Jan van Eyck was a master in style and symbolism, establishing a firm superiority in glaze technique and delicately and elaborately applying subtle, yet powerful religious references to what at first glance may seem simple portraits.
Van Eycks drawing, Saint Barbara, completed in 1437, is an example of the artists use of fictional exotic or Romanesque style structures, suggestive of those from the Old Testament. (p.99 textbook) Other symbolism includes the walled city that resembles a ziggurat, and on the church, the three windows on the second level, feature the Trinity, the symbolism of their octagonal structure, and baptism.
Use of religious symbolism can be traced in other Van Eyck works. Madonna in the Church, a panel dating to around 1437-38, uses light to represent Marys purity and purpose. She is the brightness of eternal light and the unspotted mirror of Gods majesty. This was a passage from the Book of Wisdom and can be found inscribed on Marys red dress. (p. 100) Additionally, due to the unusual size of Madonna in her setting, Van Eyck has represented Mary as the church, not simply in the church.
Since Madonna and the Christ child in an ecclesiastical or domestic setting was a favorite theme of Van Eyck, it is possible to note a trend in his work. (p.102 textbook) Madonna and Child with Saints Michael and Catherine, a 1437 panel, depicts Mary once again as the church, but also as the Throne of Christ, the altar of the church, and the seat of the Holy Ghost. Mary is seen on multiple levels of the church.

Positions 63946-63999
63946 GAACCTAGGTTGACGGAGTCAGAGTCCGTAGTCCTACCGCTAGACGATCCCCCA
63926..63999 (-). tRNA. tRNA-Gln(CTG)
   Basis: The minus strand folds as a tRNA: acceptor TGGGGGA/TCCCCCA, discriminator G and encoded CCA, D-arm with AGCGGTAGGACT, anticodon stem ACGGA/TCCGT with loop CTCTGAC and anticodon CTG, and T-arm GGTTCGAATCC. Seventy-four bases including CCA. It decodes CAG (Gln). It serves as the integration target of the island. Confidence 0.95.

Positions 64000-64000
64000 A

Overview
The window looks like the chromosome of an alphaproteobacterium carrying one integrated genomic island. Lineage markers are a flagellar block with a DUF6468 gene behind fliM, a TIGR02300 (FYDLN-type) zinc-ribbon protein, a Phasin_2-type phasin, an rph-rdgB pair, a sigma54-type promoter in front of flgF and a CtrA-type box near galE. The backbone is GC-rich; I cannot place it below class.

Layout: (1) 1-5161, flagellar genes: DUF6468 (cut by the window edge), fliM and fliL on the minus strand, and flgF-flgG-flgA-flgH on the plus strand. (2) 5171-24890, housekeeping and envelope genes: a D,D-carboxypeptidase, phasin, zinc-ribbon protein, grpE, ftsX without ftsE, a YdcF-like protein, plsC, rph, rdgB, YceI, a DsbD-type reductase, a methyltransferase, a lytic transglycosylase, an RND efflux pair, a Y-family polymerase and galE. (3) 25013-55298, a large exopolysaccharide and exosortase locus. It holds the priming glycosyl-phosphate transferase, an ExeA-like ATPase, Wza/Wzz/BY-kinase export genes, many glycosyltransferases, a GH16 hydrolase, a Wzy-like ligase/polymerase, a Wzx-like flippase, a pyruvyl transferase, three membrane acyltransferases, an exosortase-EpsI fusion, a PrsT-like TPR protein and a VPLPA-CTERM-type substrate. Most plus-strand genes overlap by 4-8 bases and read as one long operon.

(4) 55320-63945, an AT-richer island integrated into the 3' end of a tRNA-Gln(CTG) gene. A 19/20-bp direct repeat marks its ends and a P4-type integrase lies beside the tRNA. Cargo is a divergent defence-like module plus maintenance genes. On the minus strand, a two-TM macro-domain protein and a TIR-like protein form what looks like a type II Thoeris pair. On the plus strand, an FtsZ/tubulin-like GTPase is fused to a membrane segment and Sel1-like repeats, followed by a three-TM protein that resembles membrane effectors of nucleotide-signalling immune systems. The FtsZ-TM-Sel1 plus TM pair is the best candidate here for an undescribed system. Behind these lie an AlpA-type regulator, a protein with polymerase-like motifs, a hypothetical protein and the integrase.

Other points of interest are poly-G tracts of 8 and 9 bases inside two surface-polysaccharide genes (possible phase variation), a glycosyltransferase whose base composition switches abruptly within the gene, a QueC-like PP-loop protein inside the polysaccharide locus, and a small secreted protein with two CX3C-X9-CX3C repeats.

Technically, Van Eyck was ingenious in his use of glazing. He would apply several coats of glazes with pigments in linseed oil, one over the other, and his final coats of varnish allowing him to build up an enamel like surface that had the depth and translucency of precious gems. (p.100 textbook) In Madonna in the Church, Van Eyck uses small and intricate details as well as his color and light techniques to blend form and symbol.
The Arolfini Wedding Portrait of 1434, a tiny piece representing the marriage of a young, well-off couple, is rich in both religious symbolism and technical skill. The artist placed a certain emphasis on the use of disguised religious symbolism to play up this civil ceremony as a sacrament of the church.
Among the many symbolic references in this work, Van Eyck alluded to the representation of hollowed ground by having the subjects remove their shoes and cover their heads. The shiny, clean mirror and crystalline beads depict the purity of the bride, while the single candle in the chandelier can represent the presence of Christ at the ceremony. The statuette of Saint Margaret can be seen as a reference to the womans role as wife and mother, and the clothing colors (green, blue, and white) are Late Gothic symbols of the affection of a lover, faithfulness, and purity.
The mirror placed in the back of the room exemplifies the exceptional technical skill of the artist. He placed accurate distortions in the reflection, and allowed the viewer to see not just what the painting depicts, but also the witnesses to the ceremony behind the painter, including the artist. The mirror is also religious in purpose. It is surrounded by diminutive medallions in earlier Gothic Style, which focus on ten episodes of the Passion of Christ in iconographic fashion.
Jan Van Eyck was a leader in his time in technical skill and religious symbolism. To this day, he is considered to be one of the most talented painters in history and a leader in the development of new painting techniques.Words
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